There is nothing like spending months working on a knitting project and when that final moment of trying it on comes, it does not even remotely fit. Multiply that by the money you spent on yarn. In this case about $70.
Since mid-July I've been working on the Trellis & Keyhole tank by Connie Chang Chinchio. At this stage there is just the back pattern to complete and then the front pattern section. My first surprise was the color. Interweave shows the color as a wonderful deep, bright red. The yarn is actually more of a faded orange/red rust.
When ever I can, I use the suggested yarn. There's a big learning curve in picking a yarn that will replicate the weight, feel, drape, texture of another yarn. So far most of my yarn substitution mistakes have been with hats, wasting only 1 skein and a little time, but now I'm knitting garments.
I used Allegoro as called for, but still had a problem choosing the size. I've never knit with a linen/cotton blend. Figuring it would be less elastic, I decided on the larger size, with 4 1/2 " of ease. Later I learned, this stuff stretches like crazy and then does not go back Unlike wool, it has no memory.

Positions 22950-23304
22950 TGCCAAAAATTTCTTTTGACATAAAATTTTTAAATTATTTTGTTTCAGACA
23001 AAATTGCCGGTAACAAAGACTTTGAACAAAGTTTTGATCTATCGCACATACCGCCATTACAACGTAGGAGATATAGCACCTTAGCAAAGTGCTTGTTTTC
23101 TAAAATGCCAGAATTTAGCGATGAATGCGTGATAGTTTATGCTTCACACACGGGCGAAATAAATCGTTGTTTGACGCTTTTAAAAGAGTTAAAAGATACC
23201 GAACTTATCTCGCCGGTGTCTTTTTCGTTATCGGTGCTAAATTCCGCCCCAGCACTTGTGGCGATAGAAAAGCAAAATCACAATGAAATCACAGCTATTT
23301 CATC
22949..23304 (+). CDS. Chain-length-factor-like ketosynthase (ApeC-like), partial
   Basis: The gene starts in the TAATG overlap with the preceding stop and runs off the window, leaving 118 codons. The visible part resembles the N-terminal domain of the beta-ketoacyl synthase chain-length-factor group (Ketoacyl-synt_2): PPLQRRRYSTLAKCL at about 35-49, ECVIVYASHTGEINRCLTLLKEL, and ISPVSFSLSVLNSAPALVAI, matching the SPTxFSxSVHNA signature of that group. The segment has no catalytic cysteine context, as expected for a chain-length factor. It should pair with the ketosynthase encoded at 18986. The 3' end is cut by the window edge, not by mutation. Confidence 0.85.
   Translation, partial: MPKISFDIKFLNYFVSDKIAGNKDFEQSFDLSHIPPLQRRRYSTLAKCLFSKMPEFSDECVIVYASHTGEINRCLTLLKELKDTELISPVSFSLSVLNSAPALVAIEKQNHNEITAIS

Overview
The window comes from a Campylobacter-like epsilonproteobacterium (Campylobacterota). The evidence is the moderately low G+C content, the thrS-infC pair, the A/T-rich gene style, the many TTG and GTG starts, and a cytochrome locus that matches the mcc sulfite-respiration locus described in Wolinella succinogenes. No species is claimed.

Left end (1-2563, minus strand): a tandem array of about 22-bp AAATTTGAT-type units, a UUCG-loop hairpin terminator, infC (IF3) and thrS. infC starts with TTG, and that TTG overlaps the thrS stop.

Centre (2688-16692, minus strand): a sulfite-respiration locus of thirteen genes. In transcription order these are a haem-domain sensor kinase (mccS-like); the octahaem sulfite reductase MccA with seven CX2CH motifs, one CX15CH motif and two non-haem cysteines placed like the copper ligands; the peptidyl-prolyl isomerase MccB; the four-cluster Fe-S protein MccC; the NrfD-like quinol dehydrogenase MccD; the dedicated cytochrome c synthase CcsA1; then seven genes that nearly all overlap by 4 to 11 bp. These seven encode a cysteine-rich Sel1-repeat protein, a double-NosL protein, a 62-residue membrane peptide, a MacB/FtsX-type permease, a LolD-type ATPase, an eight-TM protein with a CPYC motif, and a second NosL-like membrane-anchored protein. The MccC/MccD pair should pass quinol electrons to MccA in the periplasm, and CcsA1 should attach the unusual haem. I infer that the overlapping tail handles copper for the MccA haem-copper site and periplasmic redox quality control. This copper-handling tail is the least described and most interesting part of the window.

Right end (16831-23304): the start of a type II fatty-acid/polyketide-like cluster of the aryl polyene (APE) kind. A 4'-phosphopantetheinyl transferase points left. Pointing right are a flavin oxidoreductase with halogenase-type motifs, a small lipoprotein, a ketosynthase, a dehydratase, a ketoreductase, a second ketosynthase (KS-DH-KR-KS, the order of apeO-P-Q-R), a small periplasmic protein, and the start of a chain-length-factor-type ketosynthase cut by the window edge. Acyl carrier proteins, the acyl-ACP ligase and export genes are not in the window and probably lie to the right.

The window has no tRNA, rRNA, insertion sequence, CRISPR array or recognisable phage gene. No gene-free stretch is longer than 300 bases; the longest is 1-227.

In the this pic, you can see the first dozen of so rows complete, the work on waste yarn and placed on top of my fav Fruit of the Loom tank top. Does it looks too big to you, too?. After all the effort of a tubular cast on, I was hesitant to frog and do over. But, didn't want to put more into this and have it be unwearable.
Ravelry to the rescue. I posted a message on the Connie Chang message board. Several patient knitters gave me advice explaining ease and such. To my surprise and delight, the designer herself also answered. In short, she advised me to frog & begin again.
So I did. Very glad now that I am almost done. The tank size looks right now and a little stretch will be fine.
About a week or two later a fellow knitter messaged me that she had the exact same problem. I really don't know how people learned to knit without tons of frustration before Ravelry and the Internet.
Soon after frogging , I ordered a fabulous book, "The Knitter's Book of Yarn" by Clara Parkes, which I have since read cover to cover. Wish I had read it years ago.
My last note is that the Hindu Pillar pattern can be a bear to do if you don't keep the purl rows very, very loose. I usually wrap my yarn twice on my index, but wrapping only once seems to do the trick to allow me to knit three times into the same stitches.
Looking forward to finishing and wearing this... hopefully, before the weather turns cold.